When Maya Deren first picked up a movie camera, she said it was “like coming home.”
In 1943, equipped with a 16mm Bolex and a couple hundred dollars, working alongside Alexander Hammid, a Czech-born filmmaker and her eventual second husband, Deren directed her experimental breakthrough, Meshes of the Afternoon. A beguiling on-screen presence, Deren also starred in this fourteen-minute short, in which she drifts through a transient dream territory. From initial tonal tranquility — originally silent, Deren’s third husband, Teiji Itō, composed a score for the film in 1952 — Meshes of the Afternoon presents an uncanny salvo of evocative imagery, linked inscrutably together. The film is replete with shadows, barriers, and reflective surfaces: creeping silhouettes, an impeding windowpane, a cloaked figure with a mirrored face.
Deren spoke of an “aura” about her work, but she rebuked ties to cinematic surrealism, contending such productions favored provocative entertainment over profound significance. Nevertheless, her films still deliver a plethora of elements for those in favor of analytic interpretation: keys, knives, shattered glass, chess boards. Deren said of her mesmerizing debut (which was shot in twelve days), “It reproduces the way in which the subconscious of an individual will develop, interpret, and elaborate an apparently simple and casual incident into a critical emotional experience.”
Born April 29, 1917, in Kiev, Eleanora Derenkowskaia’s last name was shortened to Deren by her psychiatrist father — later, Hammid would dub her Maya, a moniker meaning water and one evoking the Hindu goddess of illusion. It was a fitting name for such a mutable artist, who seamlessly transitioned from poetry, to dance, to film, while also combining those forms and more. Changing one’s name is to change one’s identity, and Deren was appropriately fond of doppelgangers, bodies broken into abstract partitions, and changing one’s behavior for ever-spontaneous situations.
Essentially picking up where Meshes of the Afternoon leaves off, Deren’s At Land (1946) begins with her beached figure washed over by crashing waves, instilling a sense of perpetual metamorphosis. And like Meshes of the Afternoon, the fragmentary focus of At Land is not only physical — isolated glimpses of fingers and hands, eyes and lips and feet, bodies twisting and climbing and stretching — but environmental. Deren crawls from the shore to a banquet table, to an abundant forest — and efficiently edited, incongruous, boundless advance. It is an exploration Deren likened to “a birth or passage from one element into another.” It is also measured progress, feminine progress according to Deren. At Land, she says, is “the film of a woman,” with the “time quality of a woman.” “A woman has the strength to wait,” Deren affirms, “because she has had to wait.”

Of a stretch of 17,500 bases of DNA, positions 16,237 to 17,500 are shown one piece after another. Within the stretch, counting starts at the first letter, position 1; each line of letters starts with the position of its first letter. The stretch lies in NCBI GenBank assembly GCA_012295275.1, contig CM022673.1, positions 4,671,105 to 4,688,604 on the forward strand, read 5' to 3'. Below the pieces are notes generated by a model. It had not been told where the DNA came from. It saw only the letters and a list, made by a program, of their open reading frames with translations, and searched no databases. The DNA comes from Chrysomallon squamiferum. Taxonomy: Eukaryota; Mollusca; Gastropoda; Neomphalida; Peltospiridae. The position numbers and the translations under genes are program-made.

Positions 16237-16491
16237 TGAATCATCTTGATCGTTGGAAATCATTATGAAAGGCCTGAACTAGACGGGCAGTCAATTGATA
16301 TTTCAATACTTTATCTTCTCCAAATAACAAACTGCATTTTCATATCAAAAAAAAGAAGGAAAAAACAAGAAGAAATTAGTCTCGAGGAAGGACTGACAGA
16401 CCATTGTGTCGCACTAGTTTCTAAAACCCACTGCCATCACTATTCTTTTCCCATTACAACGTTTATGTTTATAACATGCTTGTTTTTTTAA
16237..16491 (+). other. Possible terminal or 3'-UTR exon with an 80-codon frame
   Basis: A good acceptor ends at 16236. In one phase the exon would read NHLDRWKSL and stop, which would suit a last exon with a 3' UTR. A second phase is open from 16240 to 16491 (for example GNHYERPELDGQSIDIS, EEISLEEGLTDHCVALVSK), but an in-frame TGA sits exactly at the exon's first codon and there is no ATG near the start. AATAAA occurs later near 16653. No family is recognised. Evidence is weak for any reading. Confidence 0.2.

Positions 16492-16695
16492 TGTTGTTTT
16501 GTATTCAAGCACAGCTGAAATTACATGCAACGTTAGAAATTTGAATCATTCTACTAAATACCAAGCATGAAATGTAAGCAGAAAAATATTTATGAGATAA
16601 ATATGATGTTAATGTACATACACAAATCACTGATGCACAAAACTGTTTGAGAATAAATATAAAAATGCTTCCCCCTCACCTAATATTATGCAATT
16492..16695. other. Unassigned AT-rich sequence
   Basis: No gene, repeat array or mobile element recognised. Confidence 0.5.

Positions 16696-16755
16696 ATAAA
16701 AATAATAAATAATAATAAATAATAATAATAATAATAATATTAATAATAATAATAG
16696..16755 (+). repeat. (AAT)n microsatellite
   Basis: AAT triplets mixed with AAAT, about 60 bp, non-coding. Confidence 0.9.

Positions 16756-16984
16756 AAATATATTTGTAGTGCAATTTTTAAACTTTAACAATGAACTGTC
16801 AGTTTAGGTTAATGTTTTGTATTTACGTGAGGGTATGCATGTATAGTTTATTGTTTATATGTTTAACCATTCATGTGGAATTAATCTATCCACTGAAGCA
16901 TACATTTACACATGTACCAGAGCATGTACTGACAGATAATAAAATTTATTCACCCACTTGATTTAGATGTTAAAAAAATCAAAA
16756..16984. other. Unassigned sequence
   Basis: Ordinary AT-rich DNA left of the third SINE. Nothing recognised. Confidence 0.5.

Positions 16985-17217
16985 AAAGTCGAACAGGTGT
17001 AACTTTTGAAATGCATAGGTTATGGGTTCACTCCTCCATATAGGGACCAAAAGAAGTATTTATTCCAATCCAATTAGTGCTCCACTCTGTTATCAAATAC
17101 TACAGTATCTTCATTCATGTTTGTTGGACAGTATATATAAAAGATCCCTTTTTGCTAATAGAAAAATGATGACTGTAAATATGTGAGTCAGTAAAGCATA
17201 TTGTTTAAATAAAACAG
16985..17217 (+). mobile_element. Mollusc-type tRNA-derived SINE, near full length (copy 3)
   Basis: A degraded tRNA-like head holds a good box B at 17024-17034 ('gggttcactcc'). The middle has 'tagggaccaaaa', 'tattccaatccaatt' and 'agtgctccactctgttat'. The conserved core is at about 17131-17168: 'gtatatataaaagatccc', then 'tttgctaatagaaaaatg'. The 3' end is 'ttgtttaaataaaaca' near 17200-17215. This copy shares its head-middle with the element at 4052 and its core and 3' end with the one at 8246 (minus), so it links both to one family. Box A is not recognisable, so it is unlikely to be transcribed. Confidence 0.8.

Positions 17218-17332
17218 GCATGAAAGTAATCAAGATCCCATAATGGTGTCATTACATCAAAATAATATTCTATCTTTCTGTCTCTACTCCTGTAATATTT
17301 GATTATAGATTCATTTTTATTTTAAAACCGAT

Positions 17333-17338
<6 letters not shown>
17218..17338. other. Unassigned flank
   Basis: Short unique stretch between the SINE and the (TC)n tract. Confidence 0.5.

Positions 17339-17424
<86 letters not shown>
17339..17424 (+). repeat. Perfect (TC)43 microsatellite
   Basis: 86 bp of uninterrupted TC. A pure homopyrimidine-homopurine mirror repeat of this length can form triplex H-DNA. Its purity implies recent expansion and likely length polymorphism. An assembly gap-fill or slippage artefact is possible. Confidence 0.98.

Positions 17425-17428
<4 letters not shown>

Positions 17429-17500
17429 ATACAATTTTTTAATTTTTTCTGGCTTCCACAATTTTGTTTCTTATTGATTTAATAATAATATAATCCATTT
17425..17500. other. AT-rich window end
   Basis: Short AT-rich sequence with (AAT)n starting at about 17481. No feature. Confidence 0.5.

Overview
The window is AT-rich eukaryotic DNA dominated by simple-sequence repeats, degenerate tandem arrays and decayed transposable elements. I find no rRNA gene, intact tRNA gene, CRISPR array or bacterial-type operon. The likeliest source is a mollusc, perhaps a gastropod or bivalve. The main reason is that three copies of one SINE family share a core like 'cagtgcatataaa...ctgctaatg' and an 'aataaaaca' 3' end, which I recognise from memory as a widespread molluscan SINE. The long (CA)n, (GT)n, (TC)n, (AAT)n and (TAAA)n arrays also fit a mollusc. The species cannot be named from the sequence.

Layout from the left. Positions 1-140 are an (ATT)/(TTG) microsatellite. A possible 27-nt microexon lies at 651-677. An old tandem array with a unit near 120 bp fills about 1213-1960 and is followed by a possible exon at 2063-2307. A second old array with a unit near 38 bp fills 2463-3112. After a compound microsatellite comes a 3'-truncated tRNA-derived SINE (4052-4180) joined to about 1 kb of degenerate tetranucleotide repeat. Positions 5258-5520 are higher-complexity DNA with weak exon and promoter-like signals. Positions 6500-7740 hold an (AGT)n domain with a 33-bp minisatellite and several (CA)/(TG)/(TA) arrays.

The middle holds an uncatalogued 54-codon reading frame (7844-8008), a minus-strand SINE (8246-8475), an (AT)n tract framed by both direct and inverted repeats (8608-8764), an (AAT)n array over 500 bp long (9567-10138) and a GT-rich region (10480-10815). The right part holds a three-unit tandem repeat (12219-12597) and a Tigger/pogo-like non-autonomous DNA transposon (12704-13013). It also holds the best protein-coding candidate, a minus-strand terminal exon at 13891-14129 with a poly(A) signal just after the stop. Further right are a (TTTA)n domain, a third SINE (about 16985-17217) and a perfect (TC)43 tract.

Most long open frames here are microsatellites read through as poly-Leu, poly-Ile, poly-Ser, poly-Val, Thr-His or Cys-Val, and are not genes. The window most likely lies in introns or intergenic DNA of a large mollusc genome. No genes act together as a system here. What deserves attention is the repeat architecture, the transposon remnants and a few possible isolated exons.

A year later, on Long Island, A Study in Choreography for Camera (1946) fixed on dancer Talley Beatty as he pirouettes from space-to-space, exterior to interior, always in balanced harmony with Deren’s methodical vision. “In the film,” she proclaimed, “I can make the world dance.” And indeed, she does, rotating and panning, restlessly, gracefully, often independent of Beatty’s physical bearing. In her 1948 film, Meditation on Violence, the body and camera are similarly linked. Violence exhibits a purity in its singular focus and lack of illusory effect; this twelve-minute exercise follows Chinese boxer, Chao-Li Chi as if he were an intuitive extension of the camera. According to Stan Brakhage, Meditation on Violence was Deren’s most personal film: “She is the camera,” he said, “she’s moving, she’s breathing in relation to this dancer.” The result is a sinuous beautification of an ostensibly violent performance.
Between A Study in Choreography for Camera and Meditation on Violence, Deren collaborated with Anaïs Nin and dancers Rita Christiani and Frank Westbrook for Ritual in Transfigured Time. Where a film like Meshes of the Afternoon feels more hesitant, in this 1946 release, dance provides a liberating relief from social and domestic inhibition. This perception of liberation is expanded in The Very Eye of Night (1958). Featuring the talents of the Metropolitan Opera Ballet School and choreographer Antony Tudor, this so-called “astral ballet” is an ethereal fifteen-minute reverie, with celestial cutouts and superimposed bodies in a floating migratory constellation.
The same year Deren’s Meshes of the Afternoon won the Cannes Film Festival’s Grand Prix Internationale for 16mm experimental film, she was awarded a Guggenheim Foundation Fellowship to research Haitian culture and the rituals associated with Voudoun (voodoo); she had an affinity for the mysterious practice, with its transcendent emphasis on dance, music, and ceremony. Amassing some 18,000 feet of footage, Deren’s intended film instead became the piecemeal documentary Divine Horsemen, which was finally compiled after her death (at the age of forty-four, of a cerebral hemorrhage).
Well-educated, well-traveled, and politically savvy, with an avid circle of friends and collaborators (roles frequently overlapping in the avant-garde world), Deren also wrote on the nature of cinema, eloquently debating its potential. Employing slow motion to scrutinize the intricate nuances of a kinetic physique, magnifying time, pushing postmodern boundaries of continuity and structure, Deren realized an endlessly mobile form could become, in effect, unbridled and formless.
Quick to acknowledge the financial, creative, and technical difficulties of filmmaking, and the passion necessary to persevere in the face of these hurdles, Maya Deren put forth an inspired, pioneering body of work. Though minimal in quantity, it remains a phenomenal collective accomplishment.